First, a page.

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Bank grows with Citrix Virtual Apps and Desktops without growing IT
For more than a decade, Renasant Bank has partnered with Citrix to accommodate growth without a drastic IT staff increase.
Since the early 2000s, Renasant Bank has been on a path of growth, acquiring financial institutions to grow its footprint in Alabama, Tennessee, Georgia and Florida. Despite that growth, the IT department has not needed to add to its headcount. Adam Archer, senior vice president and director of infrastructure at Renasant Bank, credits that stability on its investment in Citrix Systems Inc.
It's a relationship that started with Presentation Server, which eventually became known as Citrix Virtual Apps and Desktops. The bank, per Archer, uses the app and desktop delivery platform to maintain security, provide work-at-home flexibility to its employees and bring on new users in an easy-to-manage fashion.
In this Q&A, Archer spoke of the bank's long relationship with Citrix -- one that started before he came to Renasant 14 years ago -- and how evolving technology has kept up with changing IT needs.
How has virtualization helped Renasant Bank over the years?
Adam Archer: One of the biggest benefits has been the ability … to grow … without increasing our [IT] staff. During each [acquisition] -- whether [we're onboarding] 10 locations or 50 locations -- we were able to onboard those users using Citrix ... without having to increase staff.
What Citrix products does Renasant Bank use, and how have they helped you?
Archer: We use XenApp and XenDesktop [now called Citrix Virtual Apps and Desktops]. With XenApps, we still use traditional published desktops; that's worked really well for us. For the users where that isn't a good fit, we utilize XenDesktop to meet those needs.
Without a doubt, it's been a huge benefit. With our typical office location, we just have a thin client, a router and a switch. There are no servers or anything like that, which we would have to manage remotely. Everything comes back to our data centers. Without being able to manage it that way, our [IT] staff would have to be substantially larger. We could not manage it with the staff we have … there's just no way.
As a bank, security is a top priority. How has Citrix changed things in that respect?
Archer: [Similarly] to the scalability [benefits]. Without having to have data stored at the branches, we don't have to worry about managing those servers remotely -- everything's centralized.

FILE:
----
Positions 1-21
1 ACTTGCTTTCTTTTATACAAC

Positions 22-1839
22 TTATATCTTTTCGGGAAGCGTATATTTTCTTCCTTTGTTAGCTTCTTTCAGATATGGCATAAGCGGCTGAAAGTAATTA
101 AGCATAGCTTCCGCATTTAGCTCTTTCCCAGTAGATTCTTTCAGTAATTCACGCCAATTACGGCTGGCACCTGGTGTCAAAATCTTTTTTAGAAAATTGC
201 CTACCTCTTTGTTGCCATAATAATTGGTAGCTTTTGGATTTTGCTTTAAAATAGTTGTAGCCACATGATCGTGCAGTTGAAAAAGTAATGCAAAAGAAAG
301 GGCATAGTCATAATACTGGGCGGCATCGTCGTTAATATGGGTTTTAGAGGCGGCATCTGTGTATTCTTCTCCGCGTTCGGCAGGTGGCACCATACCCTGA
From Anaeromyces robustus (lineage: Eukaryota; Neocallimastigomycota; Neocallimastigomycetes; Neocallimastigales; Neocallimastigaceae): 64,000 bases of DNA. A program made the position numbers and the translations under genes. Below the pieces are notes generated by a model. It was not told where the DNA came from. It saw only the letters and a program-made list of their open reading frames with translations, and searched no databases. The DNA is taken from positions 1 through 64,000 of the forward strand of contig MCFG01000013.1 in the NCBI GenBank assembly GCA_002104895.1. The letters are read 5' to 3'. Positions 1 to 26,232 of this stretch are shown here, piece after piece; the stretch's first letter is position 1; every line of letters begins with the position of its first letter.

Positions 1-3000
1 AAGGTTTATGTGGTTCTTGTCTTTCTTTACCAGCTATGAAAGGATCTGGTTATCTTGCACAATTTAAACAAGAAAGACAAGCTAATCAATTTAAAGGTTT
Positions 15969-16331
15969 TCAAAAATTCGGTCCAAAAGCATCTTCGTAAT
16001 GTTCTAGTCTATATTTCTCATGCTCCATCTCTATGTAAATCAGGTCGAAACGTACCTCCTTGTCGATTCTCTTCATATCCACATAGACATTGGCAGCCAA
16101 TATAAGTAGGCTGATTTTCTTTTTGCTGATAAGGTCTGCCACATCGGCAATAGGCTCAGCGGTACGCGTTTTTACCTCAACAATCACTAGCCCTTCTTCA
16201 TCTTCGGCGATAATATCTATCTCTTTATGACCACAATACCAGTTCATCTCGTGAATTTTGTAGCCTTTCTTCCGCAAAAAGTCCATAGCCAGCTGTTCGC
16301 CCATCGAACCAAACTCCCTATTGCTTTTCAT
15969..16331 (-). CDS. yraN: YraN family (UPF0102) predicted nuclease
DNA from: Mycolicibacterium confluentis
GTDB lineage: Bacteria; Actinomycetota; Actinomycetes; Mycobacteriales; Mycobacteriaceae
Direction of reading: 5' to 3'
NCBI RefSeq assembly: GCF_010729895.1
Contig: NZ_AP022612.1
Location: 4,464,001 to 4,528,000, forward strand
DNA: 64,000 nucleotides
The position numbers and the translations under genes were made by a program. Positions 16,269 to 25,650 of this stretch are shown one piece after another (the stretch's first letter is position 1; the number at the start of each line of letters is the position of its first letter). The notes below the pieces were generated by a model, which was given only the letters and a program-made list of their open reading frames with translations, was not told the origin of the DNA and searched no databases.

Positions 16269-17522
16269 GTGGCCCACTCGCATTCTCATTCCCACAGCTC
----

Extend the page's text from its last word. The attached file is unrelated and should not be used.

Over the years, have you considered other products, or have you been comfortable with your current setup?
Archer: Yes and yes. We definitely keep our eyes open to other technologies out there. Every time we do that, because of the investment we have in Citrix, we come back to that as the preferred solution. We got a pretty good look at VMware's Horizon solution to possibly go complete VDI, but it just didn't make as much sense for us. I'm not saying those aren't good solutions but, for us, we still like Citrix.
You've said the bank is considering the adoption of Citrix Workspace. What are your thoughts on that?
Archer: It could be a complete game-changer, but with some of our older apps, that's our hesitation. We're not sure the compatibility is going to be there for some of those legacy apps -- they're not the most up-to-date things. I think that's probably our big holdup. On top of that, what we have is working, so we're not ready to rock the boat.
Adam ArcherSenior vice president and director of infrastructure, Renasant Bank
Working from home is on the rise. Have you had to respond to this trend?
Archer: Associates today are definitely much different than they were 10 to 15 years ago. Everybody wants to be able to work remotely, to have that flexible workspace to work wherever, whenever. With the Citrix footprint we have, that gives us the ability to allow our associates to work pretty much wherever they want to, as long as they have a data connection. At the same time, having everything come back to the data center in the Citrix environment keeps everything secure. We don't have to worry about data security like we would if we just used VPNs. It's given us a little peace of mind.
Editor's note: This interview has been edited for clarity and length.